So conventional wisdom says you should use the services of an independent fiduciary—and we reluctantly agree.  Why reluctantly?  Only because if you are truly watching out for your participants' money, you shouldn't really need the protection. But judging by the failure of today's 401ks, it appears that most plan sponsors are more focused on protecting themselves in court than they are on protecting their participants’ money. Obsessing about shifting fiduciary responsibility is like rearranging the deck chairs on the Titanic—the ship is still sinking. 

What constitutes a successful plan?   Everyone (not 65%) is in a low-cost plan, maximizing their savings, invested in a way that reflects their risk tolerance, staying put when the market goes down and maximizing their returns over the long haul. And yes, any successful plan must also be compliant. But there are no SEC (or any Division I) football teams devoting most of their energy to NCAA rules and losing every game. Because winning is the clear goal.  Compliance keeps you from vacating victories already won - a key element in success, but it doesn't make you successful.

If you have one of the handful of successful 401k's, it's not likely you'll ever have to defend your plan, let alone yourself.  Who would the plaintiff be?   Your participants would love you.  Fidelity, John Hancock or Merrill Lynch wouldn't like you (because you wouldn't be working with them) but they can't sue you for that, so who cares?  If you have one of the many failing plans (like most of those with the afore-mentioned firms) it would be wise to make sure you have an outside, independent, co-fiduciary as a partner.  It's far more likely you'll need it.

One final point to consider.  A failing plan that's in compliance is still a failing plan.  Are you doing your utmost for participants or not?  An outside, competent fiduciary could help you defend yourself but he can't make your plan successful.   As long as it's accepted fiduciary practice to say that bench-marking to a universe of failing plans is rational or having high-cost, actively managed funds is OK just because they outperform their index occasionally, participants (including you) will never receive the kind of fiduciary protection they deserve.  But at least the deck chairs will all be neatly aligned as the ship goes down.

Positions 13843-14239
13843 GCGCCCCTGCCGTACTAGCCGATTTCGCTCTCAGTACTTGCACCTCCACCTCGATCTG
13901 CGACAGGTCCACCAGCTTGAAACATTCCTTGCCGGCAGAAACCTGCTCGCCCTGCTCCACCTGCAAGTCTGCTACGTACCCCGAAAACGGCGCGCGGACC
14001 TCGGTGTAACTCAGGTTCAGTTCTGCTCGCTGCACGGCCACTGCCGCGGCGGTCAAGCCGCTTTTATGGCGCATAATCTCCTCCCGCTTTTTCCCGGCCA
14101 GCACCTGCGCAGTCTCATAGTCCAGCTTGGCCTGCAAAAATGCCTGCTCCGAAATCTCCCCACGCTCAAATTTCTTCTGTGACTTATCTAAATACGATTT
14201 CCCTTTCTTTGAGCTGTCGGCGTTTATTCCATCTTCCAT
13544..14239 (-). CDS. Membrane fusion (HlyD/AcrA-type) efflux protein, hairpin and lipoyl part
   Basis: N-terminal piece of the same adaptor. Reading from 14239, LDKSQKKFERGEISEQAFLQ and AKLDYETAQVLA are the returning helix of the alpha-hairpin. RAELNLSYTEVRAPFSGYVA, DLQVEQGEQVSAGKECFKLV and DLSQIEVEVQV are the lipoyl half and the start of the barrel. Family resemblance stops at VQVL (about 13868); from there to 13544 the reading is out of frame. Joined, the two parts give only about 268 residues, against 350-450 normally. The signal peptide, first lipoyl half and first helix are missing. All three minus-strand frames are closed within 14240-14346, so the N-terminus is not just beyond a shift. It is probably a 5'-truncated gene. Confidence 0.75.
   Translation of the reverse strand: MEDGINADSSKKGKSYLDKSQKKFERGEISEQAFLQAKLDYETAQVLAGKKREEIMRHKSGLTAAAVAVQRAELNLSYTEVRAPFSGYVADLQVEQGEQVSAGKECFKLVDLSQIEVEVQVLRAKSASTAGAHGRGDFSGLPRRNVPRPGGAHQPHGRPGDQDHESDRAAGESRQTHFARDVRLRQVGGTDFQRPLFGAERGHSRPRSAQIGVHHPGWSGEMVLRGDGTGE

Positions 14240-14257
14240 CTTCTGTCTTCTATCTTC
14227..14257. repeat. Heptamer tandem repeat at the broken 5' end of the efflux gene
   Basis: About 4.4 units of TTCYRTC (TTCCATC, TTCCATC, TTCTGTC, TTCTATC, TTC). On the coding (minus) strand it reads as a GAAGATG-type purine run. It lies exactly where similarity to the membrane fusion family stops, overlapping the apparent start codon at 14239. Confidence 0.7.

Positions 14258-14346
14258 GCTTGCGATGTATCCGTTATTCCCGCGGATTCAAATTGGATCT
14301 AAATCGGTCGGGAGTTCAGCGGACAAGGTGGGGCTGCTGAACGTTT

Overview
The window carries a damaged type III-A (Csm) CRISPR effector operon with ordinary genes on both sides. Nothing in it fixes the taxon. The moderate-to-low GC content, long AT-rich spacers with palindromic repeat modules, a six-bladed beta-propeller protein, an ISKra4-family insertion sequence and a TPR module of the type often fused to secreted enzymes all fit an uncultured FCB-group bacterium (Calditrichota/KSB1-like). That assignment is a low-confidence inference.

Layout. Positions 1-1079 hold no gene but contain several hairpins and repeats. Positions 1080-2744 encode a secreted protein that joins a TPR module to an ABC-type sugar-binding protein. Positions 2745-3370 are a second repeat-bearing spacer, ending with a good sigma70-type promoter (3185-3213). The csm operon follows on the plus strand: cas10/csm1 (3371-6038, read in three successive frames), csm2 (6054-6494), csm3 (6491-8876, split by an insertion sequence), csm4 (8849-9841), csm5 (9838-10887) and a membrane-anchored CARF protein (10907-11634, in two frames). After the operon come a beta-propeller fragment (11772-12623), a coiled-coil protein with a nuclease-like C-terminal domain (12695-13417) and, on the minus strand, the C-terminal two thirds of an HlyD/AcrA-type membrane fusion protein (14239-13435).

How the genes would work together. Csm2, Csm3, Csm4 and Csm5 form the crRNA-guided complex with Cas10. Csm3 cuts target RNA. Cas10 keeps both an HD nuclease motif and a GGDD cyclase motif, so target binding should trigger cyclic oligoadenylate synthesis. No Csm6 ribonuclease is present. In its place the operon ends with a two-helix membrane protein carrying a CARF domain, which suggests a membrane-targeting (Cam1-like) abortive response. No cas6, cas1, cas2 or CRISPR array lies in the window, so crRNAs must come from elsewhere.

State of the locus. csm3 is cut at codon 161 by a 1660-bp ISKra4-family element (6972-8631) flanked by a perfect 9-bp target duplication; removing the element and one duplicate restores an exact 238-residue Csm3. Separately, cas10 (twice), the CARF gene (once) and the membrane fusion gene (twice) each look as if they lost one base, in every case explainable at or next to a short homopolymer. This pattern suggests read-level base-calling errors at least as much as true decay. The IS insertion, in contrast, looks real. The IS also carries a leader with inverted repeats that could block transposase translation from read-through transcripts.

What's your definition of a successful plan?  Great participation?  Low cost?  Helping employees maximize their retirement savings?  Preventing harmful participant decision-making?  Compliance?  Fiduciary excellence?  

The questions we pose in this blog are designed to get you thinking about where your plan is today, and where it might fall short of your own definition of success.

Click the button below to read our case study-see what fiduciary excellence can achieve!


Posted by Eric Kiesshauer at 10:00 AM
Thursday, July 24, 2014

Saving In A 401k (So Simple Your Kids Could Do It!)

On Tuesday, we discussed the unfortunate truth about 401k education—you have to do it, but it has never really worked. 401k_Kids Employees are looking for a clear way to invest their hard-earned money that they can trust and understand.

But how to accomplish that?   All the big players have been flailing away at the problem for years with little to no success.  But let's face it, they're investment sellers, not educators.  And once they get the "low hanging fruit" in your plan, they are pretty much saying "mission accomplished."  But that's ok, for a successful plan, they need to go anyway.  

The startingly simple answer begins with a plan of all model portfolios. This gets all participants professional management of a portfolio that matches their needs.  The initial education task is then a simple one: how to pick the portfolio that makes sense for me.  This is a simple function of a risk questionnaire and years to retirement.